Well, the worst kept secret in Android has come to pass – the Nexus 7 is a real tablet, and its available for $199. The first day of keynote is in the books, the nerds are lining up for their freebies and the Android universe has a new OS to look forward to getting.
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As you’ve probably already heard, Android 4.1 Jelly Bean was announced today and is coming preloaded on the Nexus 7 tablet. Expected to hit other devices such as the Galaxy Nexus and Xoom in mid-July, 4.1 is not just minor tweaks on top of Ice Cream Sandwich. Features include enhanced notifications and options, offline capabilities for voice to text, resize and adapt for widgets, and Google Now.
The feeling I gathered from the developers sitting nearby was that these were all welcome additions, even though some are coming later than they should have. When demonstrated on the handset, it was pretty neat, however, when demo’d on the 7-inch tablet, it was more immersive and engaging. The biggest props came for offline voice to text and the cards that come with Google Now and search results, although there were oohs and ahhs when we saw how notifications work for 4.1. It was also nice to see Google putting more attention to little details like bouncy animations and buttery smooth transitions.
It’s pretty obvious that Google is really pushing the tablet agenda here, even more so than in 2011’s Google I/O. Content is the key and Google has become a proprietor of everything – movies, games, books, magazines, and apps. When you have a device that is priced to compete with the Kindle Fire then you will need to be able to support it with content. The moves on Google Play signal that Google is ready to deliver on this front and that there’s a compelling reason to buy an “Android” tablet. Speaking of the tablet, the Asus device is much more bang for your buck than a Kindle Fire. For your money you get a higher resolution screen, a front-facing camera, NFC, Bluetooth, and stock Android apps and experience. It will take some marketing and ad spending but Google has the potential to sway people from going with Amazon for their next (or first) tablet.
Although I am anxious to get my hands on the tablet, I am really more curious about the Nexus Q. Being able to share my music or movies from the cloud is interesting and Google’s approach is very obvious – Come to us for everything and we’ll let you watch it everywhere. As much as I like the novelty of letting everyone add music to the party playlist, it feels like this would make for a fun way to broadcast movies and YouTube. I still haven’t uploaded my entire library of music to Google Play so perhaps this is the way to get me to move my music to the cloud.
The Google+ tablet experience looks very sharp however I am still a little bummed that there’s not an easy way to handle pages. Many of you might know that we have a Google+ page but it’s not something we give a great deal of attention to, on a regular basis. We’ve struggled with handling this as we are forced to deal with the browser so let’s hope there’s help on the Pages front soon. In the meanwhile, we are able to use third party apps and services to keep you plugged in and engaged with our Facebook and Twitter accounts. That said, I will likely get more active with Google+ now that it’s optimized for tablets. Even if it’s on a personal front, it’s more immersive and inviting than ever before.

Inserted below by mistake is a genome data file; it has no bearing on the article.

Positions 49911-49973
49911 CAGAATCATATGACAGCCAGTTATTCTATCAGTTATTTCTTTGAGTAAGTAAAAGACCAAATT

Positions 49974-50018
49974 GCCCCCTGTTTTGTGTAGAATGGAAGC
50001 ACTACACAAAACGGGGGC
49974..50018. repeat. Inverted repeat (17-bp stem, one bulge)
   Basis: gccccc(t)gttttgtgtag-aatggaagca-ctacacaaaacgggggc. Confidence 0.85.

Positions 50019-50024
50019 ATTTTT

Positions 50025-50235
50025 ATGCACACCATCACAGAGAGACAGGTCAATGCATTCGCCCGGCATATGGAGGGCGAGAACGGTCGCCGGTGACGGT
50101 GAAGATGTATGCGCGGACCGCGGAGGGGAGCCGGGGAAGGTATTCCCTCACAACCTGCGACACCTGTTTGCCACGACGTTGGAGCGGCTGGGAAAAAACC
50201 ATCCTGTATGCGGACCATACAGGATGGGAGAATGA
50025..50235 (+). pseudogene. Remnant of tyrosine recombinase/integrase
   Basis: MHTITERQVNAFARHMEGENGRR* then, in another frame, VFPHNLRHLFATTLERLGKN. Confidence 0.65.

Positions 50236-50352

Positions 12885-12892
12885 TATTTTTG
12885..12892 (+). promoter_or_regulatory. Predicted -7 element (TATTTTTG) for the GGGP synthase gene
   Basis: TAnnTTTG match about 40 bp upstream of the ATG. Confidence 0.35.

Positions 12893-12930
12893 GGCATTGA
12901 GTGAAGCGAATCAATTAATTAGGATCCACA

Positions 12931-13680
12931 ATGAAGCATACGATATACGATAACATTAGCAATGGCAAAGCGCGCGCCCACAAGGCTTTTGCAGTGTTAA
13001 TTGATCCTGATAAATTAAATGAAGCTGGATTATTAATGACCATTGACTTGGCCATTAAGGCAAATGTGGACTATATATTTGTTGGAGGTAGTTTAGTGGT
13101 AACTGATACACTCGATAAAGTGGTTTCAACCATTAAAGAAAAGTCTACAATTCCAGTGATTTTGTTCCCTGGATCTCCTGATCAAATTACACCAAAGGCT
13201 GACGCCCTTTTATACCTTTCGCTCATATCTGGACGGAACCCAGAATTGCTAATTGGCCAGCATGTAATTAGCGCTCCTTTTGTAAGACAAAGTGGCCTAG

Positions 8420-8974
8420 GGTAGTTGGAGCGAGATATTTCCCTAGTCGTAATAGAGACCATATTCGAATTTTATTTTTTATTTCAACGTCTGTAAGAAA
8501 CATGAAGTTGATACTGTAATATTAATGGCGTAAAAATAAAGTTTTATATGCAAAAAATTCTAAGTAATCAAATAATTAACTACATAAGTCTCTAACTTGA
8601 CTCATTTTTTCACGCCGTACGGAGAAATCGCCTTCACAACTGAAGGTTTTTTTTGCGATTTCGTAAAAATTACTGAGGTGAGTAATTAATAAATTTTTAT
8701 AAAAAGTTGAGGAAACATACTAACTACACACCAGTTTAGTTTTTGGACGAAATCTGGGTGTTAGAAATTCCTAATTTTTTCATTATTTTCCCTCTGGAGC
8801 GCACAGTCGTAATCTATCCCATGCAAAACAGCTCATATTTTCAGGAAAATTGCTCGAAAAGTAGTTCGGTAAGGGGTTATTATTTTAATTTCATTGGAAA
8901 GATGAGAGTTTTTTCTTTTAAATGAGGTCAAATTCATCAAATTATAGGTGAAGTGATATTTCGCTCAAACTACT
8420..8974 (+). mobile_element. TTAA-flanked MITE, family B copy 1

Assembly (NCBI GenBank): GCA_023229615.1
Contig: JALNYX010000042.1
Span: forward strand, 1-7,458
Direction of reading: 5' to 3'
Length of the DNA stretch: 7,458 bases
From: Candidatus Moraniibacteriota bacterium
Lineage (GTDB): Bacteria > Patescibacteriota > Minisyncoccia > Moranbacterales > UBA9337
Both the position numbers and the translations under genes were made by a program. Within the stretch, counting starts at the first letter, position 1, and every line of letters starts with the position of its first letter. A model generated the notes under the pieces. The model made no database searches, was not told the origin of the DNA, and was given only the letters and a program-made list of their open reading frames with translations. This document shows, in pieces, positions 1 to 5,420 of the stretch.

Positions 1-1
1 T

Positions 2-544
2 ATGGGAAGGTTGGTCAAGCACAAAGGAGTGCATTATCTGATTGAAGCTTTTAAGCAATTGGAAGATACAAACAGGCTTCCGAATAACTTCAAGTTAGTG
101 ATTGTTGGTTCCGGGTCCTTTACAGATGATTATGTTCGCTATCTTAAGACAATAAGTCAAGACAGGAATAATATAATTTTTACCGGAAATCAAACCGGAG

Along those lines, Google + Events is one of those ideas that makes so much sense once you see how it’s designed. Tied into your Google calendar and with your circles, it’s silly to imagine any other way of coordinating an event. And, because of the way it handles your event from before it starts to after it finishes, it’s something that will bring people coming back for more. What I like most about this Google+ feature is that it does not require you to sign up, nor does it beat you over the head with trying to convince you to get started. If you wanna stand on the sidelines, so be it. But, for those who really want to stay engaged and have fun, Google + Events is a huge leap in that direction. With 250 million users (150 million 30-day active), we could be on the verge of a major growth explosion.
There’s nothing quite like a live Hangout with Google Glass that includes skydiving, biking, building scaling, and a surprise visit from the CEO. To say there was a buzz in the air is an understatement. I’ve always looked at Glass as somewhat of a novelty idea for the time being and figured the long term stuff would be great. Knowing that it could be years before final realization, it’s something I’d watch from the side. After seeing it in real world applications, I am very optimistic in that it could change how people share and what it is they capture. Holding a baby in your hands and it smiling at your eyes instead of being put off by a camera? Come on! Biking and running with real world help and location-based assistance? I get it now.
There’s still another keynote ahead for tomorrow and plenty of time to spend with developers and other Googlers. Looking ahead to Chrome and whatever else it is that Google has, I am stoked. It could be the fanboy and rose-tinted glasses talking, but I see as much promise today as I did when Android was announced. Sure, the developers are eating this stuff up, but when it’s all said and done, consumers are going to love the end results.